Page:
The EU's post-Brexit Entry-Exit System (EES) has been delayed once again.
This means non-EU travellers entering the Schengen Area will be spared the anticipated chaos of the new border controls a little longer. It also means there aren't many ways for countries to check whether non-EU travellers have overstayed the 90-day limit currently in place.
Originally slated to launch in 2022, the EES was at first rescheduled for May 2023. Now, it is due to come into effect by the end of 2023.
What is the EES?
The Entry-Exit System will be an automated registration system for UK and other non-EU travellers who don’t require a visa to enter the EU.
Travellers will need to scan their passports or other travel document at a self-service kiosk each time they cross an EU external border. It will not apply to legal residents or those with long stay visas.
The system will register the traveller’s name, biometric data, and the date and place of entry and exit. Facial scans and fingerprint data will be retained for three years after each trip.
The EES is being introduced to bolster border security and identify travellers who overstay their permitted time in the Schengen Area (90 days within a 180 day period).
How was the travel industry reacted to the delay?
The airline industry have supported the delays as it gives more time for preparations to be made.
“The EES will be a game changer for how the EU’s borders are managed. There are, however, a number of issues which must be resolved to ensure a smooth roll out and operation of the new system so that air passengers do not face disruptions,” a joint statement from the European region of Airports Council International (ACI), Airlines for Europe (A4E), the European Regions Airline Association (ERA) and the International Air Transport Association (IATA) says.
The coalition pointed to a need for “wider adoption and effective implementation of automation at national border crossing points by national authorities, funding by member states to ensure a sufficient number of trained staff and resources are deployed to manage the EU’s external border, particularly at airports.” They also said airlines and airports should be given "sufficient resources” to faciliate with the new rules.
The organisations also said there needs to be a public communications campaign to inform travellers of the changes.
Is ETIAS still on track?
The EES is connected to the European Travel Information and Authorisation System (ETIAS). This new scheme obligates non-EU citizens who do not require an EU visa to gain travel authorisation to enter the bloc. The visa waiver will be mandatory for anyone wishing to visit the Schengen Area short term.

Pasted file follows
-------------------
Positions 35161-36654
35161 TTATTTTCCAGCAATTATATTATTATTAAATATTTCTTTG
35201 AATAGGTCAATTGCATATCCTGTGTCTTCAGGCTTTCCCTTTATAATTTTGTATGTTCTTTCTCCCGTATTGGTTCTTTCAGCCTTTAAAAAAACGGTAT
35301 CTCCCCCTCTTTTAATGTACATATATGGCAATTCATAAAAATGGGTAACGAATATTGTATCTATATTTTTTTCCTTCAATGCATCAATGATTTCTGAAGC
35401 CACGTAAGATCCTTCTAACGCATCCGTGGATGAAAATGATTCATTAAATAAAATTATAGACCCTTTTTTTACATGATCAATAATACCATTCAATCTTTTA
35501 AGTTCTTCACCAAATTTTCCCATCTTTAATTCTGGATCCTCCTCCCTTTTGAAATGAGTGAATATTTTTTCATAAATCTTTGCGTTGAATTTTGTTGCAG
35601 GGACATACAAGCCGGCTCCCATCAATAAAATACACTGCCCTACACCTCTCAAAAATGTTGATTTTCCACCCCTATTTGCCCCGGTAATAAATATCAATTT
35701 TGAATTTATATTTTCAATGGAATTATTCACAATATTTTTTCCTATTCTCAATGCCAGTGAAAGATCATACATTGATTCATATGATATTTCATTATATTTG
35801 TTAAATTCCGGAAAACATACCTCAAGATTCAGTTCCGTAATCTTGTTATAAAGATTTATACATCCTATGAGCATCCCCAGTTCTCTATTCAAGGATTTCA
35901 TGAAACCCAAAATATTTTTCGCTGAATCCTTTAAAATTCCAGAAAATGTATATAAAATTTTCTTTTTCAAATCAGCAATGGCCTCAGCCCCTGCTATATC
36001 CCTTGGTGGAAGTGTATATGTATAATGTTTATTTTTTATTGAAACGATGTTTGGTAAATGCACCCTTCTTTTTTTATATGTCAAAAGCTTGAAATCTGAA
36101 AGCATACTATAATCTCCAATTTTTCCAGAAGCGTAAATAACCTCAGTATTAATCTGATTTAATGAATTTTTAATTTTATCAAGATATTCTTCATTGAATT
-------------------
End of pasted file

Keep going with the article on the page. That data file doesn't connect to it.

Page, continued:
ETIAS is still set to be operational from November 2023 as planned. An implementation period of six months is expected, meaning it may not be mandatory immediately. A second grace period of six months may also be considered after that.
Travellers will be able to apply for ETIAS online before their trip at a cost of €7. Once approved, the electronic travel authorisation will be electronically linked to their passport and will last for three years.
Click here for full details on the ETIAS.
Why has the EES been delayed?
As with the first round of delays, challenges with contractors meeting deadlines have been cited as the reason for pushing the EES back.
Automated EES barriers need to be installed at all international land, maritime and air borders in the Schengen Area. Travellers will be able to register their details at self-service kiosks and on mobile apps in some countries, after which border guards or e-gates will complete the checks.
It is unclear exactly when the system is now set to be introduced. This should become clear in March 2023 when a new timeline is presented for approval.
How will the EES impact travel?
In the UK and elsewhere, there are concerns that the EES could increase delays at border checkpoints.
In a European Council report released by non-profit Statewatch, various countries express concern over the EES implementation delays. They say the amount of time they will have to test the system prior to its launch is rapidly decreasing.
French authorities will operate EES border checks at the UK’s Port of Dover, Eurostar and Eurotunnel. They are currently working with the UK government to minimise the system’s impact on border flows and traffic, but express concern about potential waiting times.
Other countries are still working on EES implementation plans, too. The European Commission has suggested that the system may need to be introduced in a gradual and flexible way to reduce the likelihood of long waiting times at borders.